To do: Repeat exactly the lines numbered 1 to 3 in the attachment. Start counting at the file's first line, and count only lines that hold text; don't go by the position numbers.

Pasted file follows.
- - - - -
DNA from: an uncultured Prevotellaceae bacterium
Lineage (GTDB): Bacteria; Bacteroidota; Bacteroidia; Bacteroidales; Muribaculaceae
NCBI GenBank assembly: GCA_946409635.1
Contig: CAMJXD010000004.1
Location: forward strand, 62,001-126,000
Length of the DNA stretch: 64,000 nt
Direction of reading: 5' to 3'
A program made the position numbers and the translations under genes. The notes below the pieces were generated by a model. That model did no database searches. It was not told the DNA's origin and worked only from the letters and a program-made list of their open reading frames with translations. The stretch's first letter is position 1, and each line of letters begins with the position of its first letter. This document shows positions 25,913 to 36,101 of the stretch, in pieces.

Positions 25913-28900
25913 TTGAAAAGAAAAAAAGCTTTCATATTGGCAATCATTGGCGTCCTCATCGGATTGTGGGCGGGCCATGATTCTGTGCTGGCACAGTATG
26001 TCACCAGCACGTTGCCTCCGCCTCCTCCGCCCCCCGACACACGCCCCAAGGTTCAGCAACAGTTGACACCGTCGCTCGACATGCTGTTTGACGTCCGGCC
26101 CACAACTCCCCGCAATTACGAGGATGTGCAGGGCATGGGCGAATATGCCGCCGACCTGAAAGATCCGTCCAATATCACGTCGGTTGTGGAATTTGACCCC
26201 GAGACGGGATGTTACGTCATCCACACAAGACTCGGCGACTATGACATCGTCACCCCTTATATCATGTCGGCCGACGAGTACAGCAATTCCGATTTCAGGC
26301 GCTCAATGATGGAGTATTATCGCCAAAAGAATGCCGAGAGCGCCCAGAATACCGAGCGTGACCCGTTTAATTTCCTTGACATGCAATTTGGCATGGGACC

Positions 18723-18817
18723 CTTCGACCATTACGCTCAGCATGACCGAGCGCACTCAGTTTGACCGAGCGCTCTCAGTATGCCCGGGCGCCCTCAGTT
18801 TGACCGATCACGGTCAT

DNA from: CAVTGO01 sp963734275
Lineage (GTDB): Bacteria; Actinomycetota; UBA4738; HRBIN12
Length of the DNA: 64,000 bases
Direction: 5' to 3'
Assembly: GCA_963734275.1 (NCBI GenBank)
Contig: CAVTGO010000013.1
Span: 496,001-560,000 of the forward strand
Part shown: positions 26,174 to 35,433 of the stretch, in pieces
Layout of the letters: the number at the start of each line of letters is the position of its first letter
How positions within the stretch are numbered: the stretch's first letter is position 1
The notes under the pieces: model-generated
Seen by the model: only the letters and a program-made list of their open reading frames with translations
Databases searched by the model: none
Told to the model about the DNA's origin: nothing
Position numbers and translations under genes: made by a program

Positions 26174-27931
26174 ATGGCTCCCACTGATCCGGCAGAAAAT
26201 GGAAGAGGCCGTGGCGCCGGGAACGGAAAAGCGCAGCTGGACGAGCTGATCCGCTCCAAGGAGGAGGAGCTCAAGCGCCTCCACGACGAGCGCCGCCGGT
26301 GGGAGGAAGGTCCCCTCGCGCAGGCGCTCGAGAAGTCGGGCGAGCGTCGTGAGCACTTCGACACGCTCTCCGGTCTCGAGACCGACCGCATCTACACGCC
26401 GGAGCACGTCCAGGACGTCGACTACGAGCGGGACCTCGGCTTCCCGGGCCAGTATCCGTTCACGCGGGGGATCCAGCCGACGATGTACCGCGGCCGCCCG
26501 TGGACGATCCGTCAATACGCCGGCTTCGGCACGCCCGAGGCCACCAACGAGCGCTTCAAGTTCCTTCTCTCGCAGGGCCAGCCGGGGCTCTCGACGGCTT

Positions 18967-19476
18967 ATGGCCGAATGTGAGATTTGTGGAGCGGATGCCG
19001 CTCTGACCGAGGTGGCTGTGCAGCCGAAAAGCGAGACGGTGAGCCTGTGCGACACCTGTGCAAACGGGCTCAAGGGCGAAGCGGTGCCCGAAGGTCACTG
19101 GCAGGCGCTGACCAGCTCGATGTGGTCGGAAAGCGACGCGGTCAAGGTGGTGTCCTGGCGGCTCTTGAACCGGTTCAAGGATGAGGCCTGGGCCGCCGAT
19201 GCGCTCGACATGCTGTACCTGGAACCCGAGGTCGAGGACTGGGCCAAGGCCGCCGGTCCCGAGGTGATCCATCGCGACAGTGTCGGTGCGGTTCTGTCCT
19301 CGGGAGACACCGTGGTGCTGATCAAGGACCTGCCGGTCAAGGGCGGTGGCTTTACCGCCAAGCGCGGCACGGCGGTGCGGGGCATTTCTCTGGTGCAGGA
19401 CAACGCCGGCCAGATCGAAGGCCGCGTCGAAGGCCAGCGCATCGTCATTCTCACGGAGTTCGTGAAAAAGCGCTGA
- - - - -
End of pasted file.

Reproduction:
DNA from: an uncultured Prevotellaceae bacterium
Lineage (GTDB): Bacteria; Bacteroidota; Bacteroidia; Bacteroidales; Muribaculaceae
NCBI GenBank assembly: GCA_946409635.1